The Hypotenuse

It’s good news that female executives in California, led last year by Oracle’s Safra Catz at $53 million, now enjoy improved compensation packages on par with men. It would be even better news if the contract laborers who scrub the executive bathroom had got a raise up to $15/hr.


As children in our checkerboard grid towns and cities we learned, other things being equal, to take the hypotenuse when there was one.

When i first moved here i immediately went exploring for the best route to downtown from my apartment complex immediately above Jess Ave at the top center of the map below.  The logical route for a car was to take Graylawn down to Payran Street, turn east to Washington Street and follow Washington downtown.  Alas, Washington is one of the very busiest streets in Petaluma and has no bike lanes.  Worse yet, the sidewalks on either side are so rough that they’re not really Segway material.

Lynch Creek Trail route

The map shows a route from my apartment complex along the west bank of the river (i’m immediately to the left of the “m” in Petaluma River), but this route, built by the Corps of Engineers when they were constructing the flood wall to protect the housing south of me, is utterly unimproved and is such a rough trail that it can be taken only at a slow walk on the Segway.  However, the route on the east side of the river is the Lynch Creek Trail and is maintained for bicycles, so i can take it at full speed.  Here it is looking north toward the Payran Street Bridge.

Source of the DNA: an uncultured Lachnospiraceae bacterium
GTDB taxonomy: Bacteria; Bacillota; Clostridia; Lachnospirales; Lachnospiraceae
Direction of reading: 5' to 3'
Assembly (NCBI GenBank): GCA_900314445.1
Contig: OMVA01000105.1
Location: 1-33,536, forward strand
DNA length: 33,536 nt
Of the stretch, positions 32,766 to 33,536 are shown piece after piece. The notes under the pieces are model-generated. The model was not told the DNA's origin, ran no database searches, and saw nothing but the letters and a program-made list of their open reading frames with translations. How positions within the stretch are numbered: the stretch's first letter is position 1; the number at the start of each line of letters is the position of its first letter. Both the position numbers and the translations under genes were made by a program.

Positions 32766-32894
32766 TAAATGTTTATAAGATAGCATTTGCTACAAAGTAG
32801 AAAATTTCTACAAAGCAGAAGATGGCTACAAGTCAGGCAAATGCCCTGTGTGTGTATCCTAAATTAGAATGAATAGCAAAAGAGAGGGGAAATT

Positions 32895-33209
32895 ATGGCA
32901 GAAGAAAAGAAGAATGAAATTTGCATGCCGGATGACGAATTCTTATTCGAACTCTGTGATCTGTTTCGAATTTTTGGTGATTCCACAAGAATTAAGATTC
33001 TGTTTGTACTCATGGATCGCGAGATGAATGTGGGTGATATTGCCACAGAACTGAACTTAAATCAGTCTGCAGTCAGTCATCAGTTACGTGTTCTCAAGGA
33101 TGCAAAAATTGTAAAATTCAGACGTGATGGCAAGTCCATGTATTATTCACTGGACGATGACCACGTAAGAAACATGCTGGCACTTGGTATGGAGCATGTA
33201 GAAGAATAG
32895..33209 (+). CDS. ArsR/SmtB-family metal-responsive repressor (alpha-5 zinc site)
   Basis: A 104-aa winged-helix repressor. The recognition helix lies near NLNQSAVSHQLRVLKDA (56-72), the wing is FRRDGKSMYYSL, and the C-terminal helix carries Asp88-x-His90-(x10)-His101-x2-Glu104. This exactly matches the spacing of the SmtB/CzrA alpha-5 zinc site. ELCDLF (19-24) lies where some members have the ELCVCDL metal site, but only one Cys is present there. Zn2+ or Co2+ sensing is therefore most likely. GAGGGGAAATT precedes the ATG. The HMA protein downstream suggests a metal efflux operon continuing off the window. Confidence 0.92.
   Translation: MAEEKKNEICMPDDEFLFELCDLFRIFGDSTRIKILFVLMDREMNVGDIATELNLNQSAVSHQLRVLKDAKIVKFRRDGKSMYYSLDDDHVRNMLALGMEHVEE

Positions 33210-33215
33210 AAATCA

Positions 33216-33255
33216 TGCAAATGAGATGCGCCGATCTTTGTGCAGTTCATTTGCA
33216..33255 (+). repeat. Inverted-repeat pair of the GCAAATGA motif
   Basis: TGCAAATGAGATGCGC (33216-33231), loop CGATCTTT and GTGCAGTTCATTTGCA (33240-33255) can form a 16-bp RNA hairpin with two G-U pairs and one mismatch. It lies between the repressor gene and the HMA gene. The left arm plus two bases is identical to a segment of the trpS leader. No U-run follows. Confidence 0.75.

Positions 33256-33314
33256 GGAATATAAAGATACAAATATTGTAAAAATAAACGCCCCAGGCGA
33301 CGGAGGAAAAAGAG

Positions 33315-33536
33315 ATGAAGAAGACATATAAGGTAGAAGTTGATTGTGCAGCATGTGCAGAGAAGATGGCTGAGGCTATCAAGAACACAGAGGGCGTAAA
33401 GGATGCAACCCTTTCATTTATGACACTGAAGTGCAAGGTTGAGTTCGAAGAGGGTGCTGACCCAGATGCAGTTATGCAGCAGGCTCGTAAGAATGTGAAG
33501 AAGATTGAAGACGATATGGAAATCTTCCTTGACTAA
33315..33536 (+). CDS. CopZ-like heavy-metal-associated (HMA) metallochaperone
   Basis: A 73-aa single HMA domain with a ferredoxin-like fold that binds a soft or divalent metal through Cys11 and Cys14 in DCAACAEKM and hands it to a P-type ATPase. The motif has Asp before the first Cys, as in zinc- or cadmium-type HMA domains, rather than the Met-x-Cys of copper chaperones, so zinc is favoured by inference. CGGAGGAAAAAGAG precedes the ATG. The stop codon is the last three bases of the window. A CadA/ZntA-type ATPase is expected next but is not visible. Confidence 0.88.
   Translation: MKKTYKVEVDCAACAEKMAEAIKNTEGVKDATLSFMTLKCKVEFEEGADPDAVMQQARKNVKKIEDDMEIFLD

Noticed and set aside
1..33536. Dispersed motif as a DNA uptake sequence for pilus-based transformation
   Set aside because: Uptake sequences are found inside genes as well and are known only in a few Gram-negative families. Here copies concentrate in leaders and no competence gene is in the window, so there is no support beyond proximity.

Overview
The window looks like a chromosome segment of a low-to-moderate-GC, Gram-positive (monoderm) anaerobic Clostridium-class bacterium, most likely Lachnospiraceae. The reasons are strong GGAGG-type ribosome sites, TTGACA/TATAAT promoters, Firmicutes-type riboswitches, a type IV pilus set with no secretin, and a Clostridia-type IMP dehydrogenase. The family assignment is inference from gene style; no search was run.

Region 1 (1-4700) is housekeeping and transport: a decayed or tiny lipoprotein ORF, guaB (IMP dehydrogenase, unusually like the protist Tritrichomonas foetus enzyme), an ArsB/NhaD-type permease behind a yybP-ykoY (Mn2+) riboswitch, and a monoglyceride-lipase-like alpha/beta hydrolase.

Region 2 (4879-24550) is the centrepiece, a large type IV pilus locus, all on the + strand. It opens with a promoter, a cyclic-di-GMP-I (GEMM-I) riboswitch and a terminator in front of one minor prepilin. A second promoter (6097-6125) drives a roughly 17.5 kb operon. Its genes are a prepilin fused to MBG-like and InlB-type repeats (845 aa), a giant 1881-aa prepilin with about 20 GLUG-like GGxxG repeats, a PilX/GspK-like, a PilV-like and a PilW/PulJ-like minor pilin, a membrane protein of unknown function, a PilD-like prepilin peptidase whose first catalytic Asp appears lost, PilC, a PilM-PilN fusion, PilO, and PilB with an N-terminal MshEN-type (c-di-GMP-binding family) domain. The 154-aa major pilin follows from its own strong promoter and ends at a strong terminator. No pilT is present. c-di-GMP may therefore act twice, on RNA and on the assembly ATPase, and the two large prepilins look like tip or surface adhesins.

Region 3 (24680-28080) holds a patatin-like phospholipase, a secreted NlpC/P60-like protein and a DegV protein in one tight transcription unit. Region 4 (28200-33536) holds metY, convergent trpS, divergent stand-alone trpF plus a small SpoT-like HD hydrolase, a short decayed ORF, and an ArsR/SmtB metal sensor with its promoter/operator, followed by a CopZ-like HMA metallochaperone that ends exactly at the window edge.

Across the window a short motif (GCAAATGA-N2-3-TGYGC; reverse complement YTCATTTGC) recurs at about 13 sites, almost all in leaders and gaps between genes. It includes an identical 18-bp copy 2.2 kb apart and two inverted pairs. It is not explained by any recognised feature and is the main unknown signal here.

Lynch Creek Trail between Payran and Lakeville Streets

The only problem is that when i moved here some serious construction was underway and the trail was blocked at Edith Street

Fortunately, i fairly soon discovered that if i took Payran just to Madison Street, i could follow it to Lakeville and with just a jog to the right get onto the Lynch Creek Trail south along the river (not shown on this map) and across a new bicycle bridge to downtown, which was not only scenic and shorter but also avoided the horrors of Washington Street.

And then, joy of joys, they finally finished the construction of the Lynch Creek Trail at the Lakeville Bridge, so now i can swoop under the Payran Street Bridge onto the trail and follow it all the way to downtown. Much lovelier, much safer, and even shorter.  Here’s the NWP railroad bridge at Lakeville Street with the Hunt and Behrens mill in the background

NWP railroad bridge at Lakeville Street

So yes, take the hypotenuse when you can.

Oh, and it’s not a hypotenuse, but i can take the Lynch Creek Trail north from the Payran Street Bridge and go through a bicycle/pedestrian-only underpass beneath the freeway and get to the farmers’ market and some of my new medical specialists in half the distance required by car.  Here’s the Lynch Creek Trail looking north from the Payran Street Bridge.

Lynch Creek Trail

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  1. David Ogden
    Posted 9 February 2016 at 12:59 | Permalink

    It took me three tries to pass geometry. I finally got a B at Diablo Valley College. The class was held at 1 p.m. We were taking a test, maybe a final one afternoon. The teacher came in and asked if there was anyone who preferred not to take the test that day. It was November 22, 1963.

    In later years, I’ve marveled that among the words I’ve NEVER used after taking geometry, was “hypotenuse”. And glad of it.

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